In a strongly worded ruling handed down today, a Dane County Circuit Court judge upheld the constitutionality of the state’s domestic partner registry.
The ruling came in a suit filed by the anti-gay group Wisconsin Family Action claiming that the registry law violates a constitutional amendment banning same-sex marriage and civil unions in the state. Former Gov. Jim Doyle enacted the measure, which grants 41 legal protections to same-sex couples, including hospital visitation privileges and the right to take family medical leave to care for a sick or injured partner.
WFA argued that the registry created a relationship status “substantially similar to that of marriage,” which is prohibited under the 2006 constitutional ban adopted by voters. Judge Daniel R. Moeser disagreed.
“The (registry) does not recognize domestic partnership in a way that even remotely resembles how the state recognizes marriage,” Moeser wrote. “Moreover, domestic partners have far fewer legal rights, duties and liabilities in comparison to the legal rights, duties, and liabilities of spouses.”
Moeser said that besides providing only a few of the 200 rights afforded by marriage under state law, registered partnerships differ greatly from marriage in the way they’re legally established. For instance, either registered partner can terminate their relationship simply by informing the county clerk’s office, whereas divorce involves division of property, child custody arrangements and other complex legal ramifications.
“The legal status is very, very different and that’s a very crucial distinction,” said attorney Christopher Clark of Lambda Legal. He litigated the case on behalf of the advocacy group Fair Wisconsin and five same-sex couples who became the lead defendants in the case after Gov. Scott Walker decided not to defend the registry law.
Clark said he was pleased but not surprised by the decision.
“Obviously we’re thrilled, but I have been arguing all along that I did not think this was a close case,” Clark said. “I think this lawsuit bordered on the frivolous. There are lots of states now that have some form of legal recognition for same-sex couples that are not like marriage. To suggest this was substantially similar to marriage was absurd.”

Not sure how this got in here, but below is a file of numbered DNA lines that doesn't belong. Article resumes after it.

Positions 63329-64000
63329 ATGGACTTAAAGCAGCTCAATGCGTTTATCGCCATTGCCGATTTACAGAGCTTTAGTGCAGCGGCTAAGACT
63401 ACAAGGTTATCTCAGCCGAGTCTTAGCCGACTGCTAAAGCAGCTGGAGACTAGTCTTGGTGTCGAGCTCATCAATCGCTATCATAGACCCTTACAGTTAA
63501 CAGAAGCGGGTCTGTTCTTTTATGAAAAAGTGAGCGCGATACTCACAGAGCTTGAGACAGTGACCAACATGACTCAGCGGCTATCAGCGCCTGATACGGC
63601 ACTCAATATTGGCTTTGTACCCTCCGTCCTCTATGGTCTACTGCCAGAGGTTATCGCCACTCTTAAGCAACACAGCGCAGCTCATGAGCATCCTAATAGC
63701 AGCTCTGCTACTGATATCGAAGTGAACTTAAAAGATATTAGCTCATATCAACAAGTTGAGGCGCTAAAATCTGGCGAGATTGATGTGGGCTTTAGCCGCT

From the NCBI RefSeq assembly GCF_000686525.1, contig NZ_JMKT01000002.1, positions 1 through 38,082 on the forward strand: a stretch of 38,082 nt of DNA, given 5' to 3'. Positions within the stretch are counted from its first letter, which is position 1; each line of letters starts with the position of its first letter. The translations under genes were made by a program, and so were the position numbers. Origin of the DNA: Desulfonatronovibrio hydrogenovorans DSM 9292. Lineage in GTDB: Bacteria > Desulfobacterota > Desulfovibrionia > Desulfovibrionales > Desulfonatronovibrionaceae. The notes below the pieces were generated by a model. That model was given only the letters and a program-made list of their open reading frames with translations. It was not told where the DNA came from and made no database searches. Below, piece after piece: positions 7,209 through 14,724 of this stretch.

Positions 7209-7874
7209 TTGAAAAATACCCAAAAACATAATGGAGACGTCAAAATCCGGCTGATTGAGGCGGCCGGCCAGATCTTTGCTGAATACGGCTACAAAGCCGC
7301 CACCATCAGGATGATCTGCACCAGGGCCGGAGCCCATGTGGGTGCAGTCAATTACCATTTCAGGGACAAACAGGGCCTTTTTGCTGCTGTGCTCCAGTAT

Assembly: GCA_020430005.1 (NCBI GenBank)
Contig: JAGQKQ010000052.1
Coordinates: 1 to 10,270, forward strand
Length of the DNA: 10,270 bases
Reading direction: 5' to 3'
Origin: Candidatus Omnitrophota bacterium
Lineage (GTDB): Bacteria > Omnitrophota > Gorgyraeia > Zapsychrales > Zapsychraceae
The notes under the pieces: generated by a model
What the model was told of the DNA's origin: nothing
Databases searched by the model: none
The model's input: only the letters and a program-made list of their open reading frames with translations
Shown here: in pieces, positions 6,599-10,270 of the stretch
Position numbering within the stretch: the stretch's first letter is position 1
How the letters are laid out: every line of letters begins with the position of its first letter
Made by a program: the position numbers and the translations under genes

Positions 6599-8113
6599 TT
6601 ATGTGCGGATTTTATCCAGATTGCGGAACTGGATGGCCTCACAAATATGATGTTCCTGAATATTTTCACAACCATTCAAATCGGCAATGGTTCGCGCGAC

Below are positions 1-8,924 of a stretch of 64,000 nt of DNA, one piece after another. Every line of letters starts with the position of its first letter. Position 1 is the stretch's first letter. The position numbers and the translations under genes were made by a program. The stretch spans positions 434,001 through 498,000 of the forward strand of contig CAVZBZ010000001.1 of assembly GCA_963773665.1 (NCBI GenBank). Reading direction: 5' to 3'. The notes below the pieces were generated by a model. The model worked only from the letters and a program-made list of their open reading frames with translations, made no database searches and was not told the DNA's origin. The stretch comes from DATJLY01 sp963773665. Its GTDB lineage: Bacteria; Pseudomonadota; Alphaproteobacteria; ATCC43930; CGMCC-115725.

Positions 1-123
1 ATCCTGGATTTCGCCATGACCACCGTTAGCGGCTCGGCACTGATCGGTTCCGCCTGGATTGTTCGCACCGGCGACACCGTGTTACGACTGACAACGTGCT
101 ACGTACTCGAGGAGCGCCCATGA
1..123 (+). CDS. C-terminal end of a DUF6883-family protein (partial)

In his ruling, Moeser noted that proponents of the 2006 ban on same-sex marriage had ensured voters it would not legally prohibit arrangements like the one they’re now objecting to, Clark said.
Clark described Moeser’s ruling as “well-reasoned and comprehensive,” which is important to the future of the case. WFA has 45 days to appeal Moeser’s decision, which executive director Julaine Appling says the group plans to do – all the way to the Wisconsin Supreme Court.
Ironically Appling lives with a longtime female companion in a home the two own jointly in Watertown. Neither has ever married.
Fair Wisconsin will continue fighting for the registry, vowed executive director Katie Belanger.
“When we intervened in this case last year, we knew that it could be for several years and we are prepared,” she said. “In the meantime, we are celebrating our victory with a very strong court decision. It’s definitely the strongest decision we could have hoped for.”
Out state Rep. Mark Pocan, D-Madison, said he applauded the decision “for rejecting this mean-spirited and unjust attack on same-sex couples.”
“Hopefully, this will put the fears of not being able to visit your loved one in the hospital to rest,” Pocan said. “Today, I call on Republicans to finally focus on job creation rather than divisive social policies that only result in further disenfranchising people.”